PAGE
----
Recognizing the "Other Renaissance" of Northern EuropeHistorians/History
tags: Renaissance, intellectual history, European history
Paul Strathern is a Somerset Maugham Award-winning novelist, and his nonfiction works include The Venetians, Death in Florence, The Medici, Mendeleyev's Dream, The Florentines, Empire, and The Borgias. He is the author of The Other Renaissance: From Copernicus to Shakespeare: How the Renaissance in Northern Europe Transformed the World, which will be released May 2.
Ghent Altarpiece, Hubert and Jan van Eyck, 1432
It is generally accepted that the European Renaissance began in Italy. However, as this developed south of the Alps, a historical transformation of similar magnitude began taking place in northern Europe. This “Other Renaissance” was initially centered on the city of Bruges in Flanders (modern Belgium), but its influence was soon being felt in France, the German states, England, and even in Italy itself.
This Other Renaissance was certainly influenced by the developments in Italy—in particular the Southern Renaissance, which focused on Florence. However, this Other Renaissance was far more than just a development wholly influenced by what was taking place in Italy. It also involved a number of purely independent features, characteristic of the locations in which it flourished, from Paris to the German states.
This northern Renaissance, like the southern Renaissance, largely took place during the period between the end of the Medieval age (circa the mid-14th century) and the advent of the Age of Enlightenment (circa the end of the 17th century). Arguably, three of the most important events of this period are linked with the Other Renaissance. First was the development by Johannes Gutenberg in 1439 of the moveable type printing press (which, unknown to him, had in fact been invented in China some centuries previously). This enabled the rapid and widespread dissemination of knowledge in the form of books, rather than painstakingly copied manuscripts.
The second northern development arguably changed the face of Europe forever. This was the religious revolution instigated by Martin Luther when he nailed his 93 Theses to the door of Wittenberg Church in 1517. This brought about the Reformation, ending the hegemony of the Roman Catholic Church in western Christendom. Worshippers could pray directly to God, without the intercession of a priest. This Protestantism largely took hold in the north of the continent. Europe was split into two opposing power groups.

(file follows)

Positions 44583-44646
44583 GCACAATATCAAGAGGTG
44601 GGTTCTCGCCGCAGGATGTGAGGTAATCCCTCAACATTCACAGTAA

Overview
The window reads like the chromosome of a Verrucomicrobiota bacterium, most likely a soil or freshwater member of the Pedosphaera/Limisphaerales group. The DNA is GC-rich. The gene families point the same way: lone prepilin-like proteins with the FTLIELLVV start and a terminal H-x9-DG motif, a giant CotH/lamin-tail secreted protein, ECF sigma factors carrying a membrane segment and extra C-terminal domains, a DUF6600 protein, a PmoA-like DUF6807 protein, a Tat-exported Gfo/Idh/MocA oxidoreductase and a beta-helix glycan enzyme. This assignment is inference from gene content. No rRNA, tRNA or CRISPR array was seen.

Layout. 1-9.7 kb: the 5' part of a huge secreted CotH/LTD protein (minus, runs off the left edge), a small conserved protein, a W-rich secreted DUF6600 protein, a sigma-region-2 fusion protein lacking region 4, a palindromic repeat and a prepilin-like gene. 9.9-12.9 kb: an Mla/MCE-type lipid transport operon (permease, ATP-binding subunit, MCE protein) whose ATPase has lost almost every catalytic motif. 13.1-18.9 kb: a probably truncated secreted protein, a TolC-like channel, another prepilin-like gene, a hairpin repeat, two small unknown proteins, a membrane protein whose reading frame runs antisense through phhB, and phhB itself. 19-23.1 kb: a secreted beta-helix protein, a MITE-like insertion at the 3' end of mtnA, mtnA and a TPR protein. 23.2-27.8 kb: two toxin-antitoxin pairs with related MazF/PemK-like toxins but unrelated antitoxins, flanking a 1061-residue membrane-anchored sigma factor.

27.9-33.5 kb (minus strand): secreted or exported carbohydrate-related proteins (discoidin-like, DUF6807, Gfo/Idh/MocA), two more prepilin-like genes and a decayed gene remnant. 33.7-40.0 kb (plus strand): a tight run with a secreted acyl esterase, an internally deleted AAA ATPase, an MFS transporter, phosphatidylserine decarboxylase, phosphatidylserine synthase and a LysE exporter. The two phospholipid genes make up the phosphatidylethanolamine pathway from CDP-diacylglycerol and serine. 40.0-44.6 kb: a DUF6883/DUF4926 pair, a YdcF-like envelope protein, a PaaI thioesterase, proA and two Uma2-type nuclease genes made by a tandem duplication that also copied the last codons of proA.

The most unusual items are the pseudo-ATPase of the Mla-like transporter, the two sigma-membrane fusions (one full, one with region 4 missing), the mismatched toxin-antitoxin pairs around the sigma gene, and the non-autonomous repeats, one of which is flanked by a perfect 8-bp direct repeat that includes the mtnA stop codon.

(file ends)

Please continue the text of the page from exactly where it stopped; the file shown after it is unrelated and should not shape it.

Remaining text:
The third major development instigated by the northern Renaissance was the proposal, published in 1543 by Copernicus, that the earth was part of a heliocentric system. In this solar system our world was no longer the center of the universe, but did in fact orbit the sun, as did the other planets such as Venus, Mars and Mercury. Accompanied by the discovery of new worlds beyond Europe, Copernicus’s heliocentric idea would have a subtle but profound effect on western psychology and self-understanding.
In parallel with these developments came new European discoveries about our own world. Not long after Columbus reached the New World, Cabot sailed from England to North America. And following the Portuguese discovery of a sea route around Africa, the Dutch established themselves in Indonesia and the English in India. Just as the world could no longer regard itself as the center of the universe, so Europe recognized that it was no longer the center of the world.
The Italian Renaissance is justly celebrated for its supreme artistic and cultural achievements. Yet these should not be seen as overshadowing the cultural accomplishments of northern Europe. Oil painting was in fact first developed in northern Europe, where its most skilled practitioners early were the Flemish Van Eyck brothers. The Bruges Altarpiece and the Arnolfini Wedding are the Van Eyck masterpieces, arguably the finest early oil paintings in all Europe. The succession of northern European Renaissance artists would include the likes of Holbein and Dürer. In literature, many see the French writer Rabelais as the inheritor of Boccaccio’s influence. Meanwhile, the chateaux of the Loire valley remain unmatched in their unique architectural aesthetic.